crowd outside church

We then followed the sounds to our local church and caught the beginning of another parade and saw the floats salute the open doors of the church.

float closeup

Friday night, Rox and Todd saw the ultimate Good Friday parade.

Island of bliss: Mallorca

Island of bliss: Mallorca

Getting there

The Alicante-Elche airport. The only place where Todd is excited to visit Burger King. Not that it’s faster than the other places – it isn’t. Not that it’s cheaper than the other places – it certainly isn’t. It’s just that it’s there. And it seems the thing to do.

It’s always exciting when we don’t have to traipse to the end of the terminal to board our flight. A great start!

In the jetway, we got to visiting with the woman behind us, who had a Yorkie-in-a-Bag. She was making 2 trips to bring her dogs back home from mom’s, then another flight back to Alicante to pick up her car and ride the ferry from Denia to Mallorca. It was too long and too cold for the dogs to have to ride on the deck of the ferry. So: to visit Mom in Alicante, 2 round-trip flights from Mallorca to deliver the dogs, then a flight back to ride the ferry so she could have her car. Then the whole process in reverse when she returns home to Mallorca.

The encounter reinforced our decision to remain dog-free while in Spain.


Why wouldn’t we stay at Hotel Feliz in Mallorca? Our honeymoon hotel in Costa Rica was Si Como No.

Hotel Feliz reminded me of a hotel I stayed in once in Key West. I don’t remember the name of it, but it was touted as a hotel for avant garde adults. Maybe it was the purple rugs in the lobby.

It was old, but tastefully, if basically, updated. Easy-care laminate, festive artwork, 7-foot mirror at the foot of the bed. Okay, the 7-foot mirror was more than a bit disconcerting.

But the staff was great, and the common areas were quite fun.

And you have to love a hotel that takes Happy Hour literally: 7-8 nightly.

Our first evening there, as we were getting ready to head out for dinner, the power went out just as Todd opened the patio door. Total darkness in the bathroom, where I had mascara on one eye. Todd brought in his cell phone so I could finish my makeup, then we headed down the stairs for Happy Hour. The power continued to go on and off in the whole neighborhood until we left for dinner, but all was well by the time we returned. The bartender took it in stride, shrugging and pouring drinks with a smile – in the semi-dark!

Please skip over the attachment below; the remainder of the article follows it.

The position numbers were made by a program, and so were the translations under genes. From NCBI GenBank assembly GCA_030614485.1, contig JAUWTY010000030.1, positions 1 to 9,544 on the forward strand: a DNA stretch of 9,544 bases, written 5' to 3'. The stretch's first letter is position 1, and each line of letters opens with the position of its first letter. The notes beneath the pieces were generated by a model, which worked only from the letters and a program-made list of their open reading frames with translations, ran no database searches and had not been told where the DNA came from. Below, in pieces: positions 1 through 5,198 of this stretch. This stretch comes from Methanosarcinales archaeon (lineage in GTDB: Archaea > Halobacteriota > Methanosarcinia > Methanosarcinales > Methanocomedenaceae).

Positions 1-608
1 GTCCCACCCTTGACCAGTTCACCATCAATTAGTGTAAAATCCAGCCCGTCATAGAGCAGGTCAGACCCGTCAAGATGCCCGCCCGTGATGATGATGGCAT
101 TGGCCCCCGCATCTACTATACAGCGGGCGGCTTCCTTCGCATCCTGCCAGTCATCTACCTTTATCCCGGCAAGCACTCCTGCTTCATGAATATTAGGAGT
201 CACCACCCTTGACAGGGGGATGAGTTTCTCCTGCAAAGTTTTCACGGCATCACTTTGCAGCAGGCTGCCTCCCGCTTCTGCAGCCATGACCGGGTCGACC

After touring the Palma Cathedral, we paused for lunch at Bar c’as Caparrut, where we had lunch in the shadow of the cathedral while listening to classical guitar.


Port de Soller

We missed the train to Port de Soller, so we took the bus, a whopping 4,35 per person. We were 3rd in line, which was good: the last dozen or so didn’t get on. What a ride! 2 lanes with cyclists – we were glad we weren’t driving. We passed enclaves that were not really villages, more like settlements. The whole landscape was terraced to make the land farmable. The white towns of Andalucia have morphed into brown towns: brown buildings with green shutters, except for the occasional rebel who has brown, blue, or red shutters.


Dinner our first night was at the suggestion of the bartender: down the block and around the corner toward the marina at Ca’n Manolo. We ordered the salted sea bass. THE salted sea bass – there was only one in the cooler by the front door. It came out mounded in salt. The waiter carved the salt off and expertly filleted the fish. It was enough fish for four people, but we ate all of it, and the perfectly roasted veggies that came with it.

IMG_0651The second night, we followed the hotel chef’s recommendation and took a taxi to the Mercado Gastronomico San Juan, a food court in an old market with a grocery store and movie theater surrounding an outdoor plaza. We made one pass through, then divided to conquer. Shrimp sautéed with lots of butter and garlic, sushi (the best yet in Spain), oysters, assorted tapas, then sushi again. We liked it so much, we went back the next night and repeated the menu.

IMG_1325Our final dinner, again at the recommendation of the hotel chef, was at Rififi Restaurant. The owner took us on a detailed tour of the cooler, then served up oysters, grilled whole peppers, and risotto with lobster.

Mallorca was paradise – and we left much undone – we will return!